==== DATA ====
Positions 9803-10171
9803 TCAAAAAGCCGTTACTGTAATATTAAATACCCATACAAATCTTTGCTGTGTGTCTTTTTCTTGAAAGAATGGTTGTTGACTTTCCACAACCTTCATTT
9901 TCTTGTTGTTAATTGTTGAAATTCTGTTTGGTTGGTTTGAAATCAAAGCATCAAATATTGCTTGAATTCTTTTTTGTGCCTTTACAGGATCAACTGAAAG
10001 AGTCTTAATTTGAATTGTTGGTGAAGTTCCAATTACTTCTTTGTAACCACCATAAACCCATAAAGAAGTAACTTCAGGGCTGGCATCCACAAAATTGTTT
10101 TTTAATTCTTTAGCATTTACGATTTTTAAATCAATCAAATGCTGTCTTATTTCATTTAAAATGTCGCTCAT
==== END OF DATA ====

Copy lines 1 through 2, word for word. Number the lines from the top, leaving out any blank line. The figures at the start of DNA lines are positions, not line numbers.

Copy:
Positions 9803-10171
9803 TCAAAAAGCCGTTACTGTAATATTAAATACCCATACAAATCTTTGCTGTGTGTCTTTTTCTTGAAAGAATGGTTGTTGACTTTCCACAACCTTCATTT